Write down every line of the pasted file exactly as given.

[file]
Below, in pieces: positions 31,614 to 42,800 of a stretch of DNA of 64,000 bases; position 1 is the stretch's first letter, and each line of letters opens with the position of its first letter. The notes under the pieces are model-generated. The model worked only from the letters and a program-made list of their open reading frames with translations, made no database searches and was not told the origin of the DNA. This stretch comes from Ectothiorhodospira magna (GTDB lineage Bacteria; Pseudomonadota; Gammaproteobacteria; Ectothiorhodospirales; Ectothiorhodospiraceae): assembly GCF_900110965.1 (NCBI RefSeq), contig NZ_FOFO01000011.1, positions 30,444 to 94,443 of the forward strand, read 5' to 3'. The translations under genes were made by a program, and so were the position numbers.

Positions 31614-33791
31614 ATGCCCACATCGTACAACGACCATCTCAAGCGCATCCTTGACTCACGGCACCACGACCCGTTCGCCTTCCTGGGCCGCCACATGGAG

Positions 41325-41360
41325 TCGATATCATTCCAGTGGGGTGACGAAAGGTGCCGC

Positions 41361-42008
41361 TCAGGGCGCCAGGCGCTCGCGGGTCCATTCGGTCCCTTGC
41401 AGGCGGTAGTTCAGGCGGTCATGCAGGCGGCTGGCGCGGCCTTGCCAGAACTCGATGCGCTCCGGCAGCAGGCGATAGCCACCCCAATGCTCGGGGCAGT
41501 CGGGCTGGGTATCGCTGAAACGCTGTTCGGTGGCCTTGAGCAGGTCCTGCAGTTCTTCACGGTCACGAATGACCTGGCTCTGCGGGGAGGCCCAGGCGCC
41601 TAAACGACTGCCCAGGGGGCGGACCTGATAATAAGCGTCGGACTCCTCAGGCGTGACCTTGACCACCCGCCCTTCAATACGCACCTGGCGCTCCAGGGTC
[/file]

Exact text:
Below, in pieces: positions 31,614 to 42,800 of a stretch of DNA of 64,000 bases; position 1 is the stretch's first letter, and each line of letters opens with the position of its first letter. The notes under the pieces are model-generated. The model worked only from the letters and a program-made list of their open reading frames with translations, made no database searches and was not told the origin of the DNA. This stretch comes from Ectothiorhodospira magna (GTDB lineage Bacteria; Pseudomonadota; Gammaproteobacteria; Ectothiorhodospirales; Ectothiorhodospiraceae): assembly GCF_900110965.1 (NCBI RefSeq), contig NZ_FOFO01000011.1, positions 30,444 to 94,443 of the forward strand, read 5' to 3'. The translations under genes were made by a program, and so were the position numbers.

Positions 31614-33791
31614 ATGCCCACATCGTACAACGACCATCTCAAGCGCATCCTTGACTCACGGCACCACGACCCGTTCGCCTTCCTGGGCCGCCACATGGAG

Positions 41325-41360
41325 TCGATATCATTCCAGTGGGGTGACGAAAGGTGCCGC

Positions 41361-42008
41361 TCAGGGCGCCAGGCGCTCGCGGGTCCATTCGGTCCCTTGC
41401 AGGCGGTAGTTCAGGCGGTCATGCAGGCGGCTGGCGCGGCCTTGCCAGAACTCGATGCGCTCCGGCAGCAGGCGATAGCCACCCCAATGCTCGGGGCAGT
41501 CGGGCTGGGTATCGCTGAAACGCTGTTCGGTGGCCTTGAGCAGGTCCTGCAGTTCTTCACGGTCACGAATGACCTGGCTCTGCGGGGAGGCCCAGGCGCC
41601 TAAACGACTGCCCAGGGGGCGGACCTGATAATAAGCGTCGGACTCCTCAGGCGTGACCTTGACCACCCGCCCTTCAATACGCACCTGGCGCTCCAGGGTC